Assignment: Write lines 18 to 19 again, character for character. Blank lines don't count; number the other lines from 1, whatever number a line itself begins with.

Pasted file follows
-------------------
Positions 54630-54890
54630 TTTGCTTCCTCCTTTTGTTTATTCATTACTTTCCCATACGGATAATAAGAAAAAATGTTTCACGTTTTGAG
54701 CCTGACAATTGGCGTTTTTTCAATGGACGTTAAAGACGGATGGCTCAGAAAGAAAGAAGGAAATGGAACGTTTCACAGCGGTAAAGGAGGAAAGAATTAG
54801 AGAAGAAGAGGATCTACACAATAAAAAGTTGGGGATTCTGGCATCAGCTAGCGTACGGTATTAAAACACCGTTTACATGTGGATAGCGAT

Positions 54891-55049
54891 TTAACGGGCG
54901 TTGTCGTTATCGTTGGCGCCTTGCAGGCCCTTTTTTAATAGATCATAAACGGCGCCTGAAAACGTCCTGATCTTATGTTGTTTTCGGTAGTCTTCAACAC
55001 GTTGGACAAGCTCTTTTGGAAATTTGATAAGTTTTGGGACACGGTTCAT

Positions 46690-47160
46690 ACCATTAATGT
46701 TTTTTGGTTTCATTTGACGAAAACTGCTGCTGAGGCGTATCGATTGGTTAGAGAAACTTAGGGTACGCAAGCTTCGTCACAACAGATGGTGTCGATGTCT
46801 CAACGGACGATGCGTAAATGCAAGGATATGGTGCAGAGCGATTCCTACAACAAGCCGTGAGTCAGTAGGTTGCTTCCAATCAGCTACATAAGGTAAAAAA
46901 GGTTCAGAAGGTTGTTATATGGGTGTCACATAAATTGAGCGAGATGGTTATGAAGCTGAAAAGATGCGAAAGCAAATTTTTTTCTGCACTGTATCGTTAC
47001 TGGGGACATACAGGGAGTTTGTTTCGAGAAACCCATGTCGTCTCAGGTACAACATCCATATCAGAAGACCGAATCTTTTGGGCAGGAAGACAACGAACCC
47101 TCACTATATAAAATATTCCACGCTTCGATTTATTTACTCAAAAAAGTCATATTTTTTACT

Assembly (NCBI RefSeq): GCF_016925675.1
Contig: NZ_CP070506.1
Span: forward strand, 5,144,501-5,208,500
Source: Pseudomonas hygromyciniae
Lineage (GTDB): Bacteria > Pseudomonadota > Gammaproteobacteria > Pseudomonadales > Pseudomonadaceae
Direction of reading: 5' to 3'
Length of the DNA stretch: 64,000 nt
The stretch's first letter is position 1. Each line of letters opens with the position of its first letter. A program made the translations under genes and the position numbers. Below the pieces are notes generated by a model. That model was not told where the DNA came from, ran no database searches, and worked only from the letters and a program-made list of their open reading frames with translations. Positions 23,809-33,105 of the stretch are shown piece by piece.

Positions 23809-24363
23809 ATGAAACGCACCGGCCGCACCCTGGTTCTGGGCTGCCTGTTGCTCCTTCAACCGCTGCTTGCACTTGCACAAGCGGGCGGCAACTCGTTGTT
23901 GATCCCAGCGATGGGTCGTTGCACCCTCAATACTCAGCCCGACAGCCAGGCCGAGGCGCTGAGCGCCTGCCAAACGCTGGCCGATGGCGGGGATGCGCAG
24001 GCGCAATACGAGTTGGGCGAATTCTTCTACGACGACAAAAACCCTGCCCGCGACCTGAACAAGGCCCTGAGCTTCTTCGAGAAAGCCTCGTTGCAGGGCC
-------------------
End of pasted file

Span: forward strand, 5,144,501-5,208,500
Source: Pseudomonas hygromyciniae